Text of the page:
Terrence Malick was born in Ottawa, Illinois. His family subsequently lived in Oklahoma and he went to school in Austin, Texas. He did his undergraduate work at Harvard, graduating summa cum laude with a degree in philosophy in 1965.
A member of the Phi Beta Kappa honor society, he attended Magdalen College, Oxford on a Rhodes scholarship, but did not finish his thesis on Martin Heidegger, allegedly because of a disagreement with his adviser. Returning to the States, he taught philosophy at M.I.T. and published a translation of Heidegger's "Vom Wesen des Grundes" as "The Essence of Reasons".
Malick did not get his PhD in philosophy: Instead, he attended the American Film Institute Conservatory in its inaugural year (1969), taking a Masters of Fine Arts degree in film making. His masters thesis was the 17-minute comedy short Lanton Mills (1969), which starred Warren Oates and Harry Dean Stanton. Malick himself acted in the short, a tradition he has maintained throughout his career, appearing in many of his films in cameos.
At AFI, Malick made a lasting association with Jack Fisk, who would establish himself as an Oscar-nominated art director and production designer and serve as art director on four of his seven films. He also picked up Mike Medavoy as an agent, who got Malick work doctoring scripts and marketed his originals. He wrote the screenplay for the 1972 Alan Arkin trucker movie Deadhead Miles (1973), which was many miles from Harvard let along Oxford, and for the 1972 Paul Newman-Lee Marvin contemporary oater Pocket Money (1972), another departure from fields of academia. "Deadhead Miles" was dumped by Paramount as unreleasable and "Pocket Money", despite being headlined by two Top Ten Box Office stars, flopped.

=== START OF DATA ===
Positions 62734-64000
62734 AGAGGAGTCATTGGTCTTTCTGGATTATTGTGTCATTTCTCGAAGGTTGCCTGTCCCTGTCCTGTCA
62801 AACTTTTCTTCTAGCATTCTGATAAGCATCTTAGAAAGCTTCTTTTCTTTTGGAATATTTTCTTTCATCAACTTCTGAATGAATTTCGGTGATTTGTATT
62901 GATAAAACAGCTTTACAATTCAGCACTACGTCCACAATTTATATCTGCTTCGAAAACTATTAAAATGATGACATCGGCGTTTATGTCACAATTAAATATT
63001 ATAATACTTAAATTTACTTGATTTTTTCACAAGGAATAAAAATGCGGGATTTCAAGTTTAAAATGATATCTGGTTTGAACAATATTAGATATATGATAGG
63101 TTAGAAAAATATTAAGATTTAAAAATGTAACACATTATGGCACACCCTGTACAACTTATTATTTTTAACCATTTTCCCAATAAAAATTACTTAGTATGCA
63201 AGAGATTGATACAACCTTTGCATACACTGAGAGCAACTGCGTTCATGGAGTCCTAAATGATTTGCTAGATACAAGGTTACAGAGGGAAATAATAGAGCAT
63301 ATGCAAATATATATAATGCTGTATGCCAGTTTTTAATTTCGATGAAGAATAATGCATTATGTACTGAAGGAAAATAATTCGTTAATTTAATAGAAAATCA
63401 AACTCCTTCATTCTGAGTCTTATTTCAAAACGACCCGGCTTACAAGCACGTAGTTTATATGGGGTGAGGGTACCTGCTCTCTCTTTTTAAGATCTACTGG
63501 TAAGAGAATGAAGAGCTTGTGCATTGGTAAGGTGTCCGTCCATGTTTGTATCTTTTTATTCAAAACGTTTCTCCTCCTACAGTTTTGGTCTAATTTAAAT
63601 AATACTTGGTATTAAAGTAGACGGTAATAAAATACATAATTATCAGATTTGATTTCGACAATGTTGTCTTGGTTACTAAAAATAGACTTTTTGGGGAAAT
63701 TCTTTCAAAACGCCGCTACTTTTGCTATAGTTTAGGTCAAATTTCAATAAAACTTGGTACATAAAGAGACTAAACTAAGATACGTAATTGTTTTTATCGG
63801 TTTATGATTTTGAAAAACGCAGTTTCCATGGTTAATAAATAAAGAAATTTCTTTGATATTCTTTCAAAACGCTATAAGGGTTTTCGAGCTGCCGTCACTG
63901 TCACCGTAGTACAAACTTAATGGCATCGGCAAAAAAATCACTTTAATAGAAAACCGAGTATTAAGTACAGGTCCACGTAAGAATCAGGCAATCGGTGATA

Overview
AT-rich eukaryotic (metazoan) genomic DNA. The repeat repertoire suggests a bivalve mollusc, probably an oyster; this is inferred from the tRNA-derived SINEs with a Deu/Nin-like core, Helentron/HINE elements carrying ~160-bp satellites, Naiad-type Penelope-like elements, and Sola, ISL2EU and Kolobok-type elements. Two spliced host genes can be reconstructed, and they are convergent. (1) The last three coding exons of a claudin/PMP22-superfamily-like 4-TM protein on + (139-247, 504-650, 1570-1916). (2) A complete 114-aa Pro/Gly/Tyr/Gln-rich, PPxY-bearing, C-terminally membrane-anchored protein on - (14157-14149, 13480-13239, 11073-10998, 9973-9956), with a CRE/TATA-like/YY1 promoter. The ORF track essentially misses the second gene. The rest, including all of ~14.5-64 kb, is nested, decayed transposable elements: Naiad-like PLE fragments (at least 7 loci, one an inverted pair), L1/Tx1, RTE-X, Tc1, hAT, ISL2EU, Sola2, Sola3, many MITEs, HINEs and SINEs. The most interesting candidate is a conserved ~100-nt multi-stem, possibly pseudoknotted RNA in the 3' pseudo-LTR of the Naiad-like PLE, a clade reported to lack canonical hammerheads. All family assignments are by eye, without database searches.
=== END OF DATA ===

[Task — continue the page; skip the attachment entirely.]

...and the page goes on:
It was an inauspicious start to a legendary career, but it influenced Malick to begin directing his own scripts.
Like Orson Welles, he produced two masterpieces with the first two feature films he directed, Badlands (1973) (1973) and Days of Heaven (1978) (1978). He then took a very un-Wellesian self-imposed layoff of 20 years from film making before lensing his 1998 adaptation of James Jones's The Thin Red Line (1998), which was nominated for seven Academy Awards, including nods for Malick for directing and adapted screenplay.
Adopting a Kubrickian-pace of movie making, he created The New World (2005) (2005) and the allegorical The Tree of Life (2011) (2011) with layoffs of only seven and six years, respectively. However, he reportedly was working on "The Tree of Life" for 30 years, including exposing footage that found its way into his finished film.
In an unprecedented burst of productivity, he shot his next two films, Voyage of Time (2014) and an To the Wonder (2012), back-to-back immediately after completing the long editing process of "Tree of Life". Both movies are in the post-production phase as of 2012. Like Stanley Kubrick, Malick can take over a year to edit a film, so the release dates of both pictures are speculative. Both are highly anticipated by cinéastes the world over.
|Alexandra Wallace||(1998 - present)|
|Michelle Morette||(5 July 1985 - 16 December 1998) (divorced)|
|Jill Jakes||(? - 1978) (divorced)|
Always includes narration by one or more characters